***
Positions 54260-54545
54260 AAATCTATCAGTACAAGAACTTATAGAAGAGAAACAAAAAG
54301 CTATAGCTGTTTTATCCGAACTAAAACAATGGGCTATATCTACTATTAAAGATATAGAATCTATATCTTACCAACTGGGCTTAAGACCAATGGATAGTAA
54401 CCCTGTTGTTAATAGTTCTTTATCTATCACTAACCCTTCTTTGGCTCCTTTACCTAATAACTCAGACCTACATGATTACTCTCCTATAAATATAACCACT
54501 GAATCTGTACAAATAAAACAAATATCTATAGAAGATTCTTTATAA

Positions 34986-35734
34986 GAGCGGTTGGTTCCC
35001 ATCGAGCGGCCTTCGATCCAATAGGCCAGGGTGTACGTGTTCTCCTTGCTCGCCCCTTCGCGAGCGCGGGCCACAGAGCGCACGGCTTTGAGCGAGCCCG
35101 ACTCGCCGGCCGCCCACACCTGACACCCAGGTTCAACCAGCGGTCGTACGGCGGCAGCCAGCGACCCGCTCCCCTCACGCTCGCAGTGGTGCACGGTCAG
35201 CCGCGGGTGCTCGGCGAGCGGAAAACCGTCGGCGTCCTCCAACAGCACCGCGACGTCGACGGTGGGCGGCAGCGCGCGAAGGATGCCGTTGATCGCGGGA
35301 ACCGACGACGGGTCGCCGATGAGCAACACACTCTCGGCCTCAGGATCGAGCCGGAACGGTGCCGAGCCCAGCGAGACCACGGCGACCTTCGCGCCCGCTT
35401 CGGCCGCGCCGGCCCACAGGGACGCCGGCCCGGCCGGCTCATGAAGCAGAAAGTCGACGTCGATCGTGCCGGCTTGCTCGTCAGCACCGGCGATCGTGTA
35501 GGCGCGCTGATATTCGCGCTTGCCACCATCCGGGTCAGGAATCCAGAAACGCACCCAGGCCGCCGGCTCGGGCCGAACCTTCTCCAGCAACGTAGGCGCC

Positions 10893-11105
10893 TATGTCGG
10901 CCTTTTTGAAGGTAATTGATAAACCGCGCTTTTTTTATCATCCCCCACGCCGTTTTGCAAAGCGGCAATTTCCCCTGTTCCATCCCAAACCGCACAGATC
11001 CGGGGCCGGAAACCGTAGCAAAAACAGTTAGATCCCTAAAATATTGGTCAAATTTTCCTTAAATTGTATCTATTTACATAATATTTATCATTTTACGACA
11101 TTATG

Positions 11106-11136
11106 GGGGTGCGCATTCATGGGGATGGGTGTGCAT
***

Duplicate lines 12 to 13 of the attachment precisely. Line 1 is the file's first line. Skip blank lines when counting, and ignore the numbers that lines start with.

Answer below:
35401 CGGCCGCGCCGGCCCACAGGGACGCCGGCCCGGCCGGCTCATGAAGCAGAAAGTCGACGTCGATCGTGCCGGCTTGCTCGTCAGCACCGGCGATCGTGTA
35501 GGCGCGCTGATATTCGCGCTTGCCACCATCCGGGTCAGGAATCCAGAAACGCACCCAGGCCGCCGGCTCGGGCCGAACCTTCTCCAGCAACGTAGGCGCC